With two weeks left until the opt-out deadline for the NBA and the National Basketball Players Association’s current collective bargaining agreement, both sides are determined to hash out a new deal for the 2023-24 season. Among the big-ticket items, which include a potential hard salary cap, a lower draft eligibility age and looser salary limits in contract extensions, lies some discussion of disincentivizing load management, a sports science controversy that has made its way into the public spotlight over the past decade.
Load management is the practice of players sitting out during games to avoid injury — even when fully healthy and able to play. The practice began in 2012, when the San Antonio Spurs, the top-seeded team in the Pacific Division of the Western Conference that year, rested four of their star players throughout the season. The league fined the team $250,000 for the decision, but when a new commissioner in 2014 took a more lenient stance on load management, the practice increased in popularity to the point where stars such as Luka Dončić and Kyrie Irving have missed games this season while healthy.
The loudest criticism of load management in the NBA comes from sports writers, who — to put it bluntly — portray the league as spineless and players as lazy. To them, unqualified sports trainers harm the league by benching star players when they should be on the court. Yet, their arguments are not entirely unfounded.
Sports writers claim that when star players sit out during games, it severely diminishes the fan experience — and by extension the league’s success in attracting TV viewers. If I found out that neither Stephen Curry nor Klay Thompson, players that I grew up watching, would be playing in a matchup next week, I would have very little interest in carving out time in my day to watch the game, much less buy tickets to watch in person.
But no such advance notice exists. Unsurprisingly, stories pop up every now and then of young fans who fly thousands of miles to watch their favorite player play, only to see them sit on the bench in street clothes.
Still, it is important not to lose the perspective that the NBA’s primary focus should be to cultivate a healthy, competitive environment for its players, even if it is in the entertainment business. The jury is still out regarding decisive numbers on load management’s impact on player safety, but according to a study of college basketball players, playing multiple games per week increases the physical strain on a player’s well-being.
But even if one does not accept the uncontroversial claim that rest in an already hectic basketball game schedule is conducive to lower risk of injury, it should be up to players, not fans or the league, to decide whether they play on any given night. During All-Star media day, Irving perfectly summarized the effect of such widespread discussion of players’ choices to rest as dehumanizing.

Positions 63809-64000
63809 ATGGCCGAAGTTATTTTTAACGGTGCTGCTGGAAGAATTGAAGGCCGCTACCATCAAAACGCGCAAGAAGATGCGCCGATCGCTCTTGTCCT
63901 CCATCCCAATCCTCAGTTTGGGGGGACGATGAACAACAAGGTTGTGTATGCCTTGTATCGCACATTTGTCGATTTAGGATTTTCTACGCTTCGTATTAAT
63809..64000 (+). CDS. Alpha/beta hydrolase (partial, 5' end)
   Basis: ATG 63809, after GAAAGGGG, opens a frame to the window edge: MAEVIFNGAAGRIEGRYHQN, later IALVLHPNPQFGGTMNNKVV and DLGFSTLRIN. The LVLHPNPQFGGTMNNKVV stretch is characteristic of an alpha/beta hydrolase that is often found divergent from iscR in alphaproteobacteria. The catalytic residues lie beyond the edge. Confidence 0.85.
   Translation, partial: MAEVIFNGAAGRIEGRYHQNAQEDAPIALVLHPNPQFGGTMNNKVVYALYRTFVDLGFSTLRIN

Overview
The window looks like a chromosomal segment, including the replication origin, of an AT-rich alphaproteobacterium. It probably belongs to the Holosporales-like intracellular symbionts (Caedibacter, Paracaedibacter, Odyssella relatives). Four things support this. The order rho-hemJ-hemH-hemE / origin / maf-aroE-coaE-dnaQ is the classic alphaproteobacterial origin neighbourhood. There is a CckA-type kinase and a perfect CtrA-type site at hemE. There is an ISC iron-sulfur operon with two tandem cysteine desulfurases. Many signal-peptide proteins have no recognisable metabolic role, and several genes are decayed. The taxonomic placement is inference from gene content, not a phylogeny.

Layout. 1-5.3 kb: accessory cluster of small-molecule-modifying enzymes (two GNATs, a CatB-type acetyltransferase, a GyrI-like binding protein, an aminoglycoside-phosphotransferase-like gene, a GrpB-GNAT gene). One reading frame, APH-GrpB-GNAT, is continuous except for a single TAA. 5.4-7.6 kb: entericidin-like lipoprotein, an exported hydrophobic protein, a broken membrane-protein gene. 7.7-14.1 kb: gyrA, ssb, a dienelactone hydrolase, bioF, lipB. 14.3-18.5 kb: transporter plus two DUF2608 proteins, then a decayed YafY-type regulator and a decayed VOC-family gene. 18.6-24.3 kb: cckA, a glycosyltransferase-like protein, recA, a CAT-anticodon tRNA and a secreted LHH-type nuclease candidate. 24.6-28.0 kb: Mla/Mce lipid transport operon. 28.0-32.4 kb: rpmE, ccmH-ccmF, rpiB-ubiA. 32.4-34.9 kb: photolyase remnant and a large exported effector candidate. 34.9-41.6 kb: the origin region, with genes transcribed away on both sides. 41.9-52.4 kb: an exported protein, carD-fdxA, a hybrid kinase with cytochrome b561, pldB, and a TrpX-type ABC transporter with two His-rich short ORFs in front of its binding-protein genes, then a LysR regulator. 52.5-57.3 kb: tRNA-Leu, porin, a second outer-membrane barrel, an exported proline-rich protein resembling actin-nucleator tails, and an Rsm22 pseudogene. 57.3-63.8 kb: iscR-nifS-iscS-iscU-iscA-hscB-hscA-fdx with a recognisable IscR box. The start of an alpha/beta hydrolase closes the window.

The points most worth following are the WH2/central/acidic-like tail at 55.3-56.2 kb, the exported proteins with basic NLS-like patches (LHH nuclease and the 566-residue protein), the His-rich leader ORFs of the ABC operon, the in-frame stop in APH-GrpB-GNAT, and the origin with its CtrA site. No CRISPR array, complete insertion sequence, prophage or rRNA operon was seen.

In most other sports, players missing unnecessary games to avoid injury is a nonissue. In the 18th week of this year’s NFL season, Brian Daboll, the head coach of the New York Giants who went on to win NFL Coach of the Year, benched the team’s first-string quarterback and running back. The Giants’ playoff spot was locked in, making their last game essentially meaningless.
Unlike how load management is often portrayed, players are not letting down their team out of self-interest. Oftentimes, the team makes the decision to sit its players to guarantee they remain healthy for more important games down the line.
Some might argue that there might be a moral hazard for players to skip games, given that most NBA contracts do not bill based on the number of games played. Teams are perfectly able to trade or renegotiate contracts with slacking players, which is no different from the same processes with underperforming players.
As for the impact of load management on fan attendance and TV viewership, the numbers do not back up critics’ concerns. This year, ticket sales are on track to break all-time records and TV ratings are similarly climbing. The “crisis” of healthy players missing games simply does not have the effect on the league that most sports critics predict.
In the absence of an unlikely cut in the number of games per season or a schedule change that increases breaks between each game, load management will not go away anytime soon. The fierce debate exposes the tension between the NBA’s roles as a sports league and an entertainment business, but it is evident that one should come before the other.
All evidence points toward load management as benign for the NBA, if not beneficial in improving player health for the latter, more important half of the season. Therefore, the trade-off between player injury and entertainment value is a load that should fall upon the league, and not superstar players, to carry.
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